What’s for Breakfast?

Svay Pak river houses

Tevvy squatted down at the front door, one hand shielding her eyes, and looked down the river. Swatting a mosquito from her arm, she squinted her eyes even tighter, as if that would improve her ability to see farther. No sign of him. He’s been gone since dawn, she thought. Maybe this will be his good luck day.

The air was thick and the smell of garbage lying in the road went unnoticed, as she stepped back into the shade of the sheet metal lean-to she called her home. A quick glance through the worn mosquito netting told her that her son and daughter continued to sleep on the thin mattress in the corner of the room. Light from a small crack in the patchwork wall threw a sliver of light on her daughter’s peaceful face. Why couldn’t she have been a boy?

She searched the shelf on the wall, as if by searching, something would appear that would pass for breakfast. The shelf was bare last night when she finally sank onto the dirty sheet of the family bed. It remained bare this morning. A rice sack sat in the corner on the dirt floor, next to the cooking pot. Its folds of burlap lay in soft folds, giving away what she already knew. She picked it up and gave it a good shake over the top of the pot, just in case. A few stray grains fell into the pot – not enough to feed a rat, let alone her four-year old son.

Boiled water it is. Again. She poured some water into the pot and stoked the fire. Dropping a few precious tea leaves into the pot, she quickly re-tied the little bag and stuffed it back in her pocket as if she feared a hungry neighbor might snatch it from her. As the breakfast tea simmered, she pondered what she would do next. The children had to eat. It had been three days since they had eaten any real food. And that was one scrawny fish that her husband managed to catch.

The fishing had been particularly bad this season. The men were not sure why. Each day, they would steer their boats a little further out to sea in the hopes of finding fish. But each day, they would return with a meager catch. Once it was divided by all the men on the boat, there was little to boast about.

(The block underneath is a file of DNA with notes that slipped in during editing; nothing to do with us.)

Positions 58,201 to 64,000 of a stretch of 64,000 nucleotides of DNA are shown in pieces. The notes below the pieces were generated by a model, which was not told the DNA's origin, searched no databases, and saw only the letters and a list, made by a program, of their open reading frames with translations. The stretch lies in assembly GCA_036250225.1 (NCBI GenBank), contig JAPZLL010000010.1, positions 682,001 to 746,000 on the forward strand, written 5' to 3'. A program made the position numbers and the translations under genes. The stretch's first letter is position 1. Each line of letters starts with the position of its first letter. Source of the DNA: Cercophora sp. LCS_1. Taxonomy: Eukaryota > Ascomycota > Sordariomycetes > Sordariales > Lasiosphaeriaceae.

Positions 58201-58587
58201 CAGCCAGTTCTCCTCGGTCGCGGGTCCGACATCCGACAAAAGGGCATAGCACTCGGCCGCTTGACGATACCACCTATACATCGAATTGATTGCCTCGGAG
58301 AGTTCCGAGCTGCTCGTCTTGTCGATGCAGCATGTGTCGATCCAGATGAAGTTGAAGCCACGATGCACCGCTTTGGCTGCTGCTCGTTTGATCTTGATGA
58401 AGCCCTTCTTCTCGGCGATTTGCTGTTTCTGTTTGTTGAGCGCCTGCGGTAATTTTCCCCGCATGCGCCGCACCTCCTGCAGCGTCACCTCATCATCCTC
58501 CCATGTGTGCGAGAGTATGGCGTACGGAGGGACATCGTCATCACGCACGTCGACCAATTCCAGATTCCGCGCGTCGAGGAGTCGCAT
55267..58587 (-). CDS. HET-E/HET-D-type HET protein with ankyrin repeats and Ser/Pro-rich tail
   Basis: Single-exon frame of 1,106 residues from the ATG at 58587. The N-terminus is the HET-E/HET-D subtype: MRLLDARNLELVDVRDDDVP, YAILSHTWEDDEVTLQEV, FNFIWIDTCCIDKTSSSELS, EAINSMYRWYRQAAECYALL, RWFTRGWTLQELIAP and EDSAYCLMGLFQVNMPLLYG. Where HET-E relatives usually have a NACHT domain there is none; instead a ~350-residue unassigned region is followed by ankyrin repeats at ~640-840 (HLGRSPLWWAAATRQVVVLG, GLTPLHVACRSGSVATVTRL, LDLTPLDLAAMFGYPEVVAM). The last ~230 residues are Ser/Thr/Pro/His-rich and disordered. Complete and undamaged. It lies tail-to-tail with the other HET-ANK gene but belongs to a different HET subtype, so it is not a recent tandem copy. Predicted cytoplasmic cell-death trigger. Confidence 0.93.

Tevvy was becoming desperate. Weeks, if not months, had passed and there was no money. There was no way they were going to be able to pay their bills. Her husband needed to go to the doctor. The infection in his foot was becoming very painful. She knew that there would be no visit to the doctor. They couldn’t even afford gas for the broken down Moto that lay in the yard. Three of her teeth had fallen out within the last few months. If something didn’t happen soon, they would have to move to the brick factory and the whole family would have to go to work. Tevvy’s sister was there, with her grandmother, her niece and nephew. The scars on their hands and their tired, blood shot eyes told her all she needed to know. That would be the last resort.

Grunts and groans from the corner of the room told her that another day was about to begin. Her son would cry and beg for food and she would tell him that father would be home soon and they would eat. Tears mixed with the sweat on her cheeks and she wiped her face with the hem of her skirt.

“Hello! Anyone in there?” a voice called from outside. “Yes. Who is it?” Tevvy asked, as she walked towards the opening in the wall, bright with the new day’s sun. “Does Jasmine live here? This is your good luck day! I have come to offer your daughter a great job in the city. I will give you $300 now. There will be more money later.”

Jasmine called from the bed, “What’s for breakfast mother?”

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About susansplace

Widowed in 2012, I am a mother and grandmother. Born in San Francisco, I now live in the town I grew up in: Mill Valley, California. I love nature photography. Just an amateur but that's OK! My goal: world peace. Got any ideas?
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7 Responses to What’s for Breakfast?

  1. bodyworkspt says:

    This is sad. And you tell this story so well. You’ve seen it with your own eyes and I know a piece of your heart breaks every time you think about it. Thank you for sharing this with us…and continuing to remind us that our problems are very, very small. Love you.

  2. susansplace says:

    Thank you so much for your thoughtful comment. As I prepare to return to Cambodia in January, I realize more and more how precious our time is there and I want to do as much as I possibly can to get the word out to the world, as to the evil of human trafficking, so prevalent in Cambodia. Tevvy (a Cambodian name for Angel) is not a bad person. She is a victim. This is not who she is. This is what happened to her. One day, women and girls will be treated equally in Cambodia as well as the world. And human trafficking will be abolished. That is my prayer.

  3. Martin Chamberlain says:

    May these dreams and wishes all come true. ❤

  4. Laura Taylor says:

    I had missed this. It is so moving and tells a big story. You have such a way with language.
    lt

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